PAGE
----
Page last updated at 18:12 GMT, Thursday, 6 November 2008

Tudor-era gold chain auctioned

The Coleridge Collar
The rose and portcullis designs were conceived by the Tudors

The only known surviving chain of office from the time of Henry VIII has fetched over 300,000 at auction.

The king gave the gold Coleridge Collar to one of his closest advisers, Sir Edward Montagu, around 1546.

The chains showed allegiance to the monarch and the intricacy of the design and quality of the metal signified the status of the wearer.

The collar, which fetched 313,250, is thought to be one of the most important surviving relics of the Tudor age.

It was the first time it had come up for auction.

Sir Edward is thought to have received the collar on his appointment to the role of Lord Chief Justice of the Common Pleas - one of the highest judicial officials in England.

This type of livery collar, as it was known, became popular when they were used by Henry IV as an official symbol of allegiance to the monarch.

It was known as the "collar of the Esses", referring to the S characters used in the design alluding to the Latin religious creed Spiritus Sanctus - or holy spirit.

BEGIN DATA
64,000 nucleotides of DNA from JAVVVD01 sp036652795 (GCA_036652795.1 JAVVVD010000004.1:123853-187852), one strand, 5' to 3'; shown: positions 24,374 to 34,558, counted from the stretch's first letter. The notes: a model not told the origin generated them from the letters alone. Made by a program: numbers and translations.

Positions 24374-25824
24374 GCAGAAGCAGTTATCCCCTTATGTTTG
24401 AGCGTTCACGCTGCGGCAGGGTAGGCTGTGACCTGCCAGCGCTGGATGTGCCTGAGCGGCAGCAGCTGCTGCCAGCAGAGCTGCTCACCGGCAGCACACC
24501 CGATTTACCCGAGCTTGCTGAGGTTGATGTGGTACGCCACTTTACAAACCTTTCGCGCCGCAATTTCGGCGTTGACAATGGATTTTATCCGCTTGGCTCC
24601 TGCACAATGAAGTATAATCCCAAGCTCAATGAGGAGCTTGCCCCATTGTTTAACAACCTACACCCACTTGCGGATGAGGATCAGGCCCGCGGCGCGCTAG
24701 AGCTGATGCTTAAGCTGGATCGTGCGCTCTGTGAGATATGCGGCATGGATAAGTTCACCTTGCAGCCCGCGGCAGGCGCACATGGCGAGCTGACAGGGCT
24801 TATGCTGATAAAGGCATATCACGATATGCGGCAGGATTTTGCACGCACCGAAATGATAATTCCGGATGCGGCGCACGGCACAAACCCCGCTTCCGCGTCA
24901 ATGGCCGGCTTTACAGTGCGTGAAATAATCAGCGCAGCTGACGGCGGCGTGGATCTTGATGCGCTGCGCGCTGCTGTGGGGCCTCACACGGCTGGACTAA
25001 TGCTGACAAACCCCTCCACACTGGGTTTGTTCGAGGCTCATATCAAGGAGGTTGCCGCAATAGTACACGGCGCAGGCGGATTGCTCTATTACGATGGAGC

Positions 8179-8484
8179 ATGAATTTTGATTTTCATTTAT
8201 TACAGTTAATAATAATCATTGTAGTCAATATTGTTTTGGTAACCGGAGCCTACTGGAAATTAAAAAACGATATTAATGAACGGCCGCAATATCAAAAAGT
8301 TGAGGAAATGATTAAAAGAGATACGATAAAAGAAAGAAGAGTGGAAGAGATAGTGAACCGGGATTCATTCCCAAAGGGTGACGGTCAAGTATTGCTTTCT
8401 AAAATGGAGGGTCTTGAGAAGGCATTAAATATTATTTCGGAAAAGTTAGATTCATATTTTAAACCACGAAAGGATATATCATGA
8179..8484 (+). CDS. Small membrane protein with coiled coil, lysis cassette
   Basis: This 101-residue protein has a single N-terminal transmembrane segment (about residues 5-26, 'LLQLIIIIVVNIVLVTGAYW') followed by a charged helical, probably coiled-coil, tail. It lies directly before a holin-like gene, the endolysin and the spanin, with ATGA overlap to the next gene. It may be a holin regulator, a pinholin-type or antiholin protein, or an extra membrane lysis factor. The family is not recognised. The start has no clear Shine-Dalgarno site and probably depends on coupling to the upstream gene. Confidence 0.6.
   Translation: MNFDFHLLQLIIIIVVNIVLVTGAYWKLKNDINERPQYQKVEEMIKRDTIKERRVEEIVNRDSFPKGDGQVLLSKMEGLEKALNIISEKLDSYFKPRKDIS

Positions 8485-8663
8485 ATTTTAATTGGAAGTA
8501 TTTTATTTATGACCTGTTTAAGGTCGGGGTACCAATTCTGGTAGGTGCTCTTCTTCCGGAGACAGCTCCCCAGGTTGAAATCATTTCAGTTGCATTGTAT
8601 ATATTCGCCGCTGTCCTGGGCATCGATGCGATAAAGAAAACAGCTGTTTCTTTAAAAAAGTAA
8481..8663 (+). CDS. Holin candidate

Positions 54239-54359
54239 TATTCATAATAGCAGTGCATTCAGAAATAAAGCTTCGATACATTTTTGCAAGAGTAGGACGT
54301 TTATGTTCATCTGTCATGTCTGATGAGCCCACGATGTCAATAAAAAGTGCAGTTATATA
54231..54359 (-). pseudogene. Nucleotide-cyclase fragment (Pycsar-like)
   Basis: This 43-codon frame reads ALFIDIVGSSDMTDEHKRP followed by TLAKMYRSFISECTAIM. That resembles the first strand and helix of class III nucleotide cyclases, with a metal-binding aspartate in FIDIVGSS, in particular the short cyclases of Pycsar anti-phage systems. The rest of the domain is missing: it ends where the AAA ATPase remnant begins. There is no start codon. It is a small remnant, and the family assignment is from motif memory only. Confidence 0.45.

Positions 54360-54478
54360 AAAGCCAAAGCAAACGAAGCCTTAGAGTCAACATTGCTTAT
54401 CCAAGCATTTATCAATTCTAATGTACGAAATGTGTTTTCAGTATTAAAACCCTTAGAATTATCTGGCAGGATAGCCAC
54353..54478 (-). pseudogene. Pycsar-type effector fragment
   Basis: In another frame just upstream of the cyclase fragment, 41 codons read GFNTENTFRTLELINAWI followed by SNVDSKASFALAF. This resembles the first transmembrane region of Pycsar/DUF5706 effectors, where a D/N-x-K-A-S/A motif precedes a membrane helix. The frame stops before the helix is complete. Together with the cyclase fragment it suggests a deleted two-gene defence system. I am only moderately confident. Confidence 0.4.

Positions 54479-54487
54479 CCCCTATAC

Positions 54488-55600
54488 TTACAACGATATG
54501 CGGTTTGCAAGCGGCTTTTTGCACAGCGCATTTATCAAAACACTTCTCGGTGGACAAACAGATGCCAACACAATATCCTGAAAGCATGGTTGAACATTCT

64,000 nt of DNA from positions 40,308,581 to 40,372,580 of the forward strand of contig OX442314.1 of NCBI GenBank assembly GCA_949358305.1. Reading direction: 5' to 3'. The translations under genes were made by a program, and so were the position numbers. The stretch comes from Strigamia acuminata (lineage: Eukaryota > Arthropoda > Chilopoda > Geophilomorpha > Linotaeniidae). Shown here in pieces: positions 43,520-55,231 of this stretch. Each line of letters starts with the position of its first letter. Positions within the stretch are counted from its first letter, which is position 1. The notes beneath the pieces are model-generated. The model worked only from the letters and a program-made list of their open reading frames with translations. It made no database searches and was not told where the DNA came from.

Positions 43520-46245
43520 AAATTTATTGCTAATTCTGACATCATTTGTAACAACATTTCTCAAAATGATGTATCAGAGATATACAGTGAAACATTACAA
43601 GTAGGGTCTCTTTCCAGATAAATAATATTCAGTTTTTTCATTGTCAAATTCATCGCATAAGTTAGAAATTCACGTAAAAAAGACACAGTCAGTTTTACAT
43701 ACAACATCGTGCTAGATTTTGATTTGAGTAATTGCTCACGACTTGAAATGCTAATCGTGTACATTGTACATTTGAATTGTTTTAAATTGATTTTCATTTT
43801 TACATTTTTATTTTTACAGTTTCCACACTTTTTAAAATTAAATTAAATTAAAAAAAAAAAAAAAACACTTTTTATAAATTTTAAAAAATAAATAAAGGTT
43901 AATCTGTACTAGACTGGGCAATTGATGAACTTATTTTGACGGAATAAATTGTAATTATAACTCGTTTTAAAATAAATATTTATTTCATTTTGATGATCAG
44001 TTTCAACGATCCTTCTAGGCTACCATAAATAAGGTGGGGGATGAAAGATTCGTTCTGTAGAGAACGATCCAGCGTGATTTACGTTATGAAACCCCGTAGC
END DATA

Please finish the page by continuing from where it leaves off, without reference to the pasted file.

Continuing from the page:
The Tudors later added their own designs of roses and portcullises.

Henry VIII is thought to have awarded only about 20 of the chains to loyal subjects for "special deeds" and none were believed to have survived in their entirety.

Henry VIII
The king is thought to have given the chain to Sir Edward Montagu

But when the role of Lord Chief Justice of the Common Pleas was merged with another title in 1880 to create the Lord Chief Justice of England - the chain of office became superfluous.

It then became the personal property of Lord Coleridge and passed through his family, changing ownership only once since the 19th century.

It was discovered in the Devon family home of poet Samuel Taylor Coleridge earlier this year.

Experts say the collar is similar to the one worn by Sir Thomas More in the famous portrait by Hans Holbein the Younger.

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